A Keen Eye for Vintage Brussels Bounty

Posted October 25, 2018 10:56 p.m. EDT

Antiques at Michel Lambrecht's shop in the Sablon neighborhood of Brussels, Oct. 7, 2018. Fans of antiquing are spoiled for choice in Brussels, where a trove of flea-market treasures are easily accessible. (Colin Delfosse/The New York Times)

BRUSSELS — Ask many people what comes to mind when they think of Brussels, and chances are they’ll say the European Union, NATO, wonderful chocolate shops and arguably the world’s best moules et frites. But when Olga Polizzi, deputy chairwoman and director of design at the Rocco Forte Hotels, thinks of the Belgian capital, she thinks of great antiques.

Polizzi has traveled to the city many times for shopping trips to pick up unique pieces for the hotel group’s global properties, including the Hotel Amigo in Brussels. She said the neighborhood of Sablon was the best place to start shopping.

“When I need something for a suite or some bits and pieces of something different, the Sablon is amazing with one little shop after the other with lovely things” she said, adding that because the city is such a geographical and political crossroads, it’s a great place to find antiques from all over Europe, Africa and Asia.

“It is that much cheaper than anywhere else in Europe; you can find from the very old to the 1940s and 1950s,” she said. “I have found some really good pieces in the past, and there is a bit of everything.”

Fans of antiquing are spoiled for choice in Brussels, where French art nouveau, midcentury furniture, ornate chandeliers, Central and West African tribal masks, mirrors, lighting and objets d’art are easily accessible. One of Polizzi’s first stops is Michel Lambrecht, who not only has his main store right in the heart of Sablon, but also an unmarked shop hidden down a cobblestone alley about 1,000 feet away.

At the main store, look for reupholstered armchairs, side tables and cool lighting, while the other shop is filled with early 20th-century stuffed animal toys, large classic dark-oak dressers and Indian food trunks. Lambrecht specializes in what he calls “antiques engineering,” meaning he recovers and repurposes items like a dark-oak chest that he has bleached and then painted with an imitation marble top, or sections of an old painted banister transformed into chic lamps and sconces.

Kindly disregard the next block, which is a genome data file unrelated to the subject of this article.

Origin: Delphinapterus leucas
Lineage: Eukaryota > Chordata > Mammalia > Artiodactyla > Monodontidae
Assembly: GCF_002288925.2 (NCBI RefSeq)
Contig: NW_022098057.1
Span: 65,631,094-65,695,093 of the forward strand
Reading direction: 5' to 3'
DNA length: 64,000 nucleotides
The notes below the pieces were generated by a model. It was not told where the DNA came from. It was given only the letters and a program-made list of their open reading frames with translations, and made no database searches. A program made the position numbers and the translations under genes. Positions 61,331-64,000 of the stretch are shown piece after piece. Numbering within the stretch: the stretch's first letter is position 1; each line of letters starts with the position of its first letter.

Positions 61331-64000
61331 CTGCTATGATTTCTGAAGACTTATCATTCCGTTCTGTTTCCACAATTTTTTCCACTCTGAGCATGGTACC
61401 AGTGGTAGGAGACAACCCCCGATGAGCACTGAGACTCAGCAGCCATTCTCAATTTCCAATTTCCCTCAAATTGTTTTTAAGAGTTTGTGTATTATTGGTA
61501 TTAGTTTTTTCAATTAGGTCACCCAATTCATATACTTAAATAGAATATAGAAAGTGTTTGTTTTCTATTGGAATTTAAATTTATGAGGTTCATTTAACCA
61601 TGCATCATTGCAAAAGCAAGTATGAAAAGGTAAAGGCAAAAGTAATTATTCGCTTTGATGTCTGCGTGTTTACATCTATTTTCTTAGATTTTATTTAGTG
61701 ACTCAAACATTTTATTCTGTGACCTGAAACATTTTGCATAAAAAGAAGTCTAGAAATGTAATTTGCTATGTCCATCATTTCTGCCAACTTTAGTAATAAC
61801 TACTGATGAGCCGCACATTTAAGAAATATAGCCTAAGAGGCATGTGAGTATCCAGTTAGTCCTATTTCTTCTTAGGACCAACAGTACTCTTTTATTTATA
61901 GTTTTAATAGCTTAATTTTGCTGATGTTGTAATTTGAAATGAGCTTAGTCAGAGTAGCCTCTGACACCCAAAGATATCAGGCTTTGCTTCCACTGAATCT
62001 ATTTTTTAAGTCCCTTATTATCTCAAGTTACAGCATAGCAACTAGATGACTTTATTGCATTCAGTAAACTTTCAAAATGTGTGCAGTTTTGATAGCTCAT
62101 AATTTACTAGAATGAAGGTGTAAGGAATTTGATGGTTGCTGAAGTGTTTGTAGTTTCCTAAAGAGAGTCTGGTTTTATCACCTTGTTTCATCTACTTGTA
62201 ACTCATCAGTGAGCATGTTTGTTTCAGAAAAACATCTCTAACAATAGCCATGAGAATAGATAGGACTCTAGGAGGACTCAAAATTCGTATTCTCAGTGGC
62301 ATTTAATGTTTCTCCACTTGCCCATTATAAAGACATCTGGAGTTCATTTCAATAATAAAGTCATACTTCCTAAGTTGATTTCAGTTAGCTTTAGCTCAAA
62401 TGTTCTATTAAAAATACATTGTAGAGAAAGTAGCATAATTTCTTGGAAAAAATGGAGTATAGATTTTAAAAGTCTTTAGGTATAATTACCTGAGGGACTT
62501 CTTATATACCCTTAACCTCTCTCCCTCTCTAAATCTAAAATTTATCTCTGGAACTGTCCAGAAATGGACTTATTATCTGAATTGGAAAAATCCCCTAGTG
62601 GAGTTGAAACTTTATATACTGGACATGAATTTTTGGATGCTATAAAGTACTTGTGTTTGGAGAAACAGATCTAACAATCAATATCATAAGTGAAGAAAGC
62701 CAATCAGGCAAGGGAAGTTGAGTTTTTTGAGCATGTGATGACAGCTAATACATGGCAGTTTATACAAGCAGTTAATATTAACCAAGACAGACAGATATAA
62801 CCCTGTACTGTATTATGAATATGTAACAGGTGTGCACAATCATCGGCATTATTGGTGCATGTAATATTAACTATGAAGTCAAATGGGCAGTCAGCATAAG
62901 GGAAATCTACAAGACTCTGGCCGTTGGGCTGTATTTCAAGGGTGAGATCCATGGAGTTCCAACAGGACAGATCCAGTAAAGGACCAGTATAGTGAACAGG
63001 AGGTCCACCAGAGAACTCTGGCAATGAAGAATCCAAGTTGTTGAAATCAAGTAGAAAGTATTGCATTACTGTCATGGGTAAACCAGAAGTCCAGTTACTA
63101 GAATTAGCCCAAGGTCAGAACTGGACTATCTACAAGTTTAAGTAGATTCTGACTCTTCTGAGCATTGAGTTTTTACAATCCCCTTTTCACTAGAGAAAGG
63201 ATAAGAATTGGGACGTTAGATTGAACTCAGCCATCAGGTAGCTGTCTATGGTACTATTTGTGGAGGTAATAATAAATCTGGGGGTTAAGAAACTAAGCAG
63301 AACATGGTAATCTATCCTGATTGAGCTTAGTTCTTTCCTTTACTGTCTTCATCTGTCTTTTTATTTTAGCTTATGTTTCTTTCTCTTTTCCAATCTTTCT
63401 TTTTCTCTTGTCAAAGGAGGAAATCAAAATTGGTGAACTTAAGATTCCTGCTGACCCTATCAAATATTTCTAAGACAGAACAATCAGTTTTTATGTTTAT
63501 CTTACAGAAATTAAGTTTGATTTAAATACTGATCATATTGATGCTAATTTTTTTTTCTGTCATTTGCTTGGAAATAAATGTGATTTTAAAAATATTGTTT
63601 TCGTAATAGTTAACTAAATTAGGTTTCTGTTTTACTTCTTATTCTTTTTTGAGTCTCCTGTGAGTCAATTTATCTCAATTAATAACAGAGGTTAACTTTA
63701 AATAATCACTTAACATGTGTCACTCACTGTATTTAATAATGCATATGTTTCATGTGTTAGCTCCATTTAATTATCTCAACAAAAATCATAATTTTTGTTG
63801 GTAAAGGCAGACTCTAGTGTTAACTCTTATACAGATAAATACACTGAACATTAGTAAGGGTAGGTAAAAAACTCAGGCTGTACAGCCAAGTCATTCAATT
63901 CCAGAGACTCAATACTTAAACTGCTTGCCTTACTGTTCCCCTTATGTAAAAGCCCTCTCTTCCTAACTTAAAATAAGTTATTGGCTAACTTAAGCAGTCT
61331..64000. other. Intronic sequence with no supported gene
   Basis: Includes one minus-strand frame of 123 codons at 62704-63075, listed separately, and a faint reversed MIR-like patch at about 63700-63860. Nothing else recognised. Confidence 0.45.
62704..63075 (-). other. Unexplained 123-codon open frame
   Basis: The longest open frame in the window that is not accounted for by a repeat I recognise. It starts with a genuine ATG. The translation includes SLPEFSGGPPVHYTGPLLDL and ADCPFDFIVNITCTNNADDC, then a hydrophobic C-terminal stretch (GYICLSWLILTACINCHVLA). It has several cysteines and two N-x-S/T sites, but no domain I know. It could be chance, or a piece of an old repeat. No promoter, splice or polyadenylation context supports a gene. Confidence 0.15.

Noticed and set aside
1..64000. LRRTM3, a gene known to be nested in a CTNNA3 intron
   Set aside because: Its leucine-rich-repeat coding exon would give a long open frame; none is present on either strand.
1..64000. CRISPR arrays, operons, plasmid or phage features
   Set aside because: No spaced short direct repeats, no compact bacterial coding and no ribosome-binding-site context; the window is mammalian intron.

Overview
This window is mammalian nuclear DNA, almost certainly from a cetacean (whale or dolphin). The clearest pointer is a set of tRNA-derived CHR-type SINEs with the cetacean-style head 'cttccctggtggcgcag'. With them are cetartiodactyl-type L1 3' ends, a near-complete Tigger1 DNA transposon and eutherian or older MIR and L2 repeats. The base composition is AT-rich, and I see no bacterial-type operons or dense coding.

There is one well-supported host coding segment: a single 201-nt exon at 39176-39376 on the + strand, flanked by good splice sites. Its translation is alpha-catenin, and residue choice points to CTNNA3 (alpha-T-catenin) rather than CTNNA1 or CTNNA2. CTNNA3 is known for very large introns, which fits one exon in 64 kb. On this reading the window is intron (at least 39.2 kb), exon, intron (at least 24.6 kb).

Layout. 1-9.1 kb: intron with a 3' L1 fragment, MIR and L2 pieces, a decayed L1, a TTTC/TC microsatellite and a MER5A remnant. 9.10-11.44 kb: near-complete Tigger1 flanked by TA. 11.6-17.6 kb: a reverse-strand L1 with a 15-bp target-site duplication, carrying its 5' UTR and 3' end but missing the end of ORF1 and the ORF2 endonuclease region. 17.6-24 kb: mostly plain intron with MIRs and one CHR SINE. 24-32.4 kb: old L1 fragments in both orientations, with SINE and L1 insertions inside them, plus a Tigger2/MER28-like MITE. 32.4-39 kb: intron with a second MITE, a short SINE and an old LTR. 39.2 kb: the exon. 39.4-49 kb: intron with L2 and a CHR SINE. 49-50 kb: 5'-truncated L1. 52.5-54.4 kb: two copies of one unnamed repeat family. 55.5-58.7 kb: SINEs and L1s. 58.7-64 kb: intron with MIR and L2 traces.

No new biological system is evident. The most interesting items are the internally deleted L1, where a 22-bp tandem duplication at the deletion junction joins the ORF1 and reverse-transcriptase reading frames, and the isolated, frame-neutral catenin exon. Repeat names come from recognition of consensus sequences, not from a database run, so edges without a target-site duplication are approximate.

“I like simple things that have been used all the time, curiosities,” he said, as he drew me a map of a few of the streets to hit in Sablon. “Maybe I am collecting too much so I am opening a new warehouse next year.”

My next stop was to Alain Naoum Antique African Art, a by-appointment dealer, which has sold Central and West African tribal art pieces for more than two decades. Partially because of Belgium’s history as a colonial power in Central Africa, Brussels has some rare examples of 19th- and 20th-century masks and carvings. The city also has experts who have spent years collecting and researching the meanings and symbolism of the pieces they sell.

Naoum, a self-described autodidact in his field, explained the carved 19th-century antelope from Mali that was worn as a head adornment during ceremonies and was priced at 45,000 euros (about $50,000). Naoum also offered a smaller 19th-century carved piece in human form with dozens of raised wooden bumps made by the Songye people of what is now known as the Democratic Republic of Congo and meant to ward off smallpox; he was selling it for 30,000 euros.

My interest in African tribal art led me to Patric Claes (93, rue des Minimes; no website), and as I wandered in, Claes — whose son Didier also runs an eponymous gallery focused on Central African antiques not far away — was meeting with a professor of African art history from Ohio State University. Claes had some intriguing pieces, including a black-and-white mbangu (sickness) mask made by the Pende tribe in Congo from the mid-20th century that, with its twisted eyes and lips, depicted a scarred epileptic.

For a completely different aesthetic, I ventured to Chimara, which specializes in 19th-century Vienna bronzes. Their bright objets d’art included two 18th-century wooden-lacquered jewelry boxes from Antwerp that had ivory, Japanese mother-of-pearl and tortoiseshell inlay (the bigger one was going for 17,000 euros). I then headed to Via Antica (40, rue Blaes) in the Marolles neighborhood, which houses more than 30 dealers focusing on furniture, lighting and design from the mid- to late 20th century. A pair of Maison Charles brass and bronze corncob lamps from the 1960s that were made in France caught my eye, as did a rather funky stuffed wallaby.

Though I had missed the Sablon Antique Market — it’s open only on weekends — I did get a chance to check out Place du Jeu de Balle Flea Market (no website), which is also in Marolles. Like most flea markets, you have to dig around to find the good stuff. But a few stalls were carrying a handful of pretty, if not necessarily valuable, sets of china along with some quirky figurines.

I suspect that from now on when I think of Brussels I will, like Polizzi, focus first on antiques before chocolates and bureaucracy.